When we acquire things, mostly by buying or when someone gives it to us, we associate this object by its cost. “This costs half my monthly salary“, or “This looks cheap!”. While this may seem obvious from our perspective, in reality, this is only a part of its true cost.

There is an excellent article from Raptitude about this, titled Everything Must Be Paid for Twice. The author said that the first price is what we pay to gain possession of something. Once we obtain it, we must also then pay a second price, which is the effort needed to utilize and reap the benefits of that thing.

In order to maximize the value of the things we own, the article suggested that we:

Avoid paying any more needless first prices, and set your lifestyle around paying certain second prices, so you can finally enjoy the long-promised prizes waiting in your bookshelf, storage room, and hard drive.

This makes absolute sense. Sometimes when we buy an item, we also need to pay for the “second price” to benefit from it. However, when we explore this concept further, we will see that it actually extends beyond those two prices. There are two additional costs, which brings us to the true cost of things:

  1. Acquisition and purchase
  2. Utilization
  3. Storage and logistics
  4. Disposal

Cost 1: Acquisition

The first (and most obvious) is the cost of acquisition. As the initial cost we pay, we usually assume that it is the only one. But, as we will learn later, this is sometimes just the tip of the iceberg. Some examples of the first cost are:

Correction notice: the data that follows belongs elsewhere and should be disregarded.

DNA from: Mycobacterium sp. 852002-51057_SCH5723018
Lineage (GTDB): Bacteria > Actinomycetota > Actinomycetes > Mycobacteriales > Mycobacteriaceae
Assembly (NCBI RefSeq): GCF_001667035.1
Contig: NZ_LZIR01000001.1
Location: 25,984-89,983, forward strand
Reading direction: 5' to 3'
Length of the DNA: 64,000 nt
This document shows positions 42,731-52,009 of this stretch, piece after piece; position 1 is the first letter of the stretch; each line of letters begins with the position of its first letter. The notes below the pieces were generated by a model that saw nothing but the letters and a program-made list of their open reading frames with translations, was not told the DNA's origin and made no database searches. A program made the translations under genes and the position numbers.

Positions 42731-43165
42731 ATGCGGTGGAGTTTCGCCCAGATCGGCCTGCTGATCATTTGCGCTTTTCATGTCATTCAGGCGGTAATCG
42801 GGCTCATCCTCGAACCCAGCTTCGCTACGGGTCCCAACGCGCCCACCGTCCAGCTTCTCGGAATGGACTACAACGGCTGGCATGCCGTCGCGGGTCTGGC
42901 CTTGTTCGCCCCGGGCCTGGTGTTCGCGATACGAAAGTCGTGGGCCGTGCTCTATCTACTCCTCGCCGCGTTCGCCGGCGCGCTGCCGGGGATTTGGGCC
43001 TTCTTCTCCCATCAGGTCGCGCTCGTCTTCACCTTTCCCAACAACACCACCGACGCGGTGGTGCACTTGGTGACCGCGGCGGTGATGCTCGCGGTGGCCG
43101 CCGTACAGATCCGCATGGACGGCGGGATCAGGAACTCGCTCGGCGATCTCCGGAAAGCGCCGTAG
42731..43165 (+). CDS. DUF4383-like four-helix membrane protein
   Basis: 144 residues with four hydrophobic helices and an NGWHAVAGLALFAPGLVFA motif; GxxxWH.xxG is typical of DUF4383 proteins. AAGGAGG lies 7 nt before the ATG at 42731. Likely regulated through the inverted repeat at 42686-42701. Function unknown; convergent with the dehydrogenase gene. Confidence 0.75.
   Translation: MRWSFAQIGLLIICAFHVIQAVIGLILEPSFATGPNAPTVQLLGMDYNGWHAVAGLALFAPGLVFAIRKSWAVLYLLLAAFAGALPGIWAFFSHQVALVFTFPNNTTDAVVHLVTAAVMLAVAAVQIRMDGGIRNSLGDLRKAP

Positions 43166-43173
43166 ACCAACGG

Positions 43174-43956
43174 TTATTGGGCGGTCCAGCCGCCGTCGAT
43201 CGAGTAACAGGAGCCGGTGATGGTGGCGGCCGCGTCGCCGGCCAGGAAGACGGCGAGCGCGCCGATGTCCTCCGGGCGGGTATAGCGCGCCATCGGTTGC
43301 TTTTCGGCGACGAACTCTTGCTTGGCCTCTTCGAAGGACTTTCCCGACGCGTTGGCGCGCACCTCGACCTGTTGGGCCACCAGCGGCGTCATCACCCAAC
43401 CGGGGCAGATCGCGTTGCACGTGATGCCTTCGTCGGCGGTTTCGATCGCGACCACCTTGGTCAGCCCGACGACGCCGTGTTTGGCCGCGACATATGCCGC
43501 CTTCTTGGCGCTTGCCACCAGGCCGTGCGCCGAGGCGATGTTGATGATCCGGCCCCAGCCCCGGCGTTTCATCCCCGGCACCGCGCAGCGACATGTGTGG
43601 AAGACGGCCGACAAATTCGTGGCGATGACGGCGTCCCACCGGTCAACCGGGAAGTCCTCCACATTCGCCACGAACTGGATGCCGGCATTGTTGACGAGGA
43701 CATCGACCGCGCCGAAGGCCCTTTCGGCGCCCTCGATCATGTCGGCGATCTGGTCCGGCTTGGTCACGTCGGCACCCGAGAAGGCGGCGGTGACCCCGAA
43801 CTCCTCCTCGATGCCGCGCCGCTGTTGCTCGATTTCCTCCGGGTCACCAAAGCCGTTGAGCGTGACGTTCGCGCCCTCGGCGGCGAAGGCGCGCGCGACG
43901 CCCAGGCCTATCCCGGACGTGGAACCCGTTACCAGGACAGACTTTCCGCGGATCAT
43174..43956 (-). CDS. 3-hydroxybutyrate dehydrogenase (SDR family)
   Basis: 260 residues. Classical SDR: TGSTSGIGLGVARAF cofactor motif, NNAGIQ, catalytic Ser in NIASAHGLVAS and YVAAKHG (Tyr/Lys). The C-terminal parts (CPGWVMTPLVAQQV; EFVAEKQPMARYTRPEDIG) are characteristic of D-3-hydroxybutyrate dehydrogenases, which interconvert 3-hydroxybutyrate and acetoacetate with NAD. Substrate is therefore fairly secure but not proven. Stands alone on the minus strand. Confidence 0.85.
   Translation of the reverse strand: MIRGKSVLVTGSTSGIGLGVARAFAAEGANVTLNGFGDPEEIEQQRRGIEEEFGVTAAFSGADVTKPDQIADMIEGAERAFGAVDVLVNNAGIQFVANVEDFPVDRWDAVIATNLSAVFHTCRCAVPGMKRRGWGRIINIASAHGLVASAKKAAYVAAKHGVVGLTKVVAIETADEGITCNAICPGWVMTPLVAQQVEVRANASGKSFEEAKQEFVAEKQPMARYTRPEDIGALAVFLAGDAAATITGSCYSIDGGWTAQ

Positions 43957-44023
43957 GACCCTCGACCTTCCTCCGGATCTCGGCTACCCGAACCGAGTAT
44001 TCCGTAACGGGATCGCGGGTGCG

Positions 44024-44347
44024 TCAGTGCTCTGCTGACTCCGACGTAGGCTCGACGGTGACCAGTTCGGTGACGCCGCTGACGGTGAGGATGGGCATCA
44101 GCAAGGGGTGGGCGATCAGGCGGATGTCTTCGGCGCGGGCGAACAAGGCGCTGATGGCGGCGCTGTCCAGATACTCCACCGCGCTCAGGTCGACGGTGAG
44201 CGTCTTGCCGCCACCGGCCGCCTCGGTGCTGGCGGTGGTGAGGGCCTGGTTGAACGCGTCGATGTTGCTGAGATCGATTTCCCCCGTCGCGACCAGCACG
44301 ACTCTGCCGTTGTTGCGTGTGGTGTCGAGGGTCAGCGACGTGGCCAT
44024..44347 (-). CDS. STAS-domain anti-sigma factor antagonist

• The money you paid at the store to obtain an item
  • The downpayment you made for a house or a car
  • How much a ticket costs to get to a concert or an event

There are also things that we acquire without paying for the acquisition cost. These could come as gifts or prizes and require no effort on our end to have them. Even if there is no initial cost however, there are still three more costs associated with it. In some cases, these additional costs may even be worth more than the item itself, rendering the gift as a liability!

Cost 2: Utilization

A thing, once acquired, is not useful by itself. Often, there is an associated effort or additional money needed to get the utility from that item. From a candy, a meal, a plane ticket, or a house, there is a utilization cost associated.

  • After you buy tickets to an event, you then also need to show up to that event. That may involve transportation costs and your time to participate in the event.
  • When you buy or receive a book, you need to find the time and mental space in order to read and acquire the information from the book.
  • Paying the downpayment for a house or a car is only the beginning. You need to pay the mortgage regularly, or else your purchase will be forfeited.
  • Buying a musical instrument does not automatically make you able to play it. You need time and dedication to practice regularly in order to gain the skills needed to play.
  • Getting an online degree or a course does not stop by paying the tuition fee. Again, time and effort is required to unlock the knowledge from the materials.

As we normally do not want to waste our (initial) purchase of the item, we tend to pay the second cost in order to get the full benefits. But there are some items that we may deem too burdensome or inconvenient to pay, and in doing so we waste the cost of acquiring that item.

Can you think of something like this in your life? As a starting point, take a look at your bookshelf for any unread books or your subscriptions in your credit card statement.

Cost 3: Logistics

Now that we have the item purchased, we then need to think where we can put it. Depending on the size of the item, this cost can be small (like a book) or large (a machine).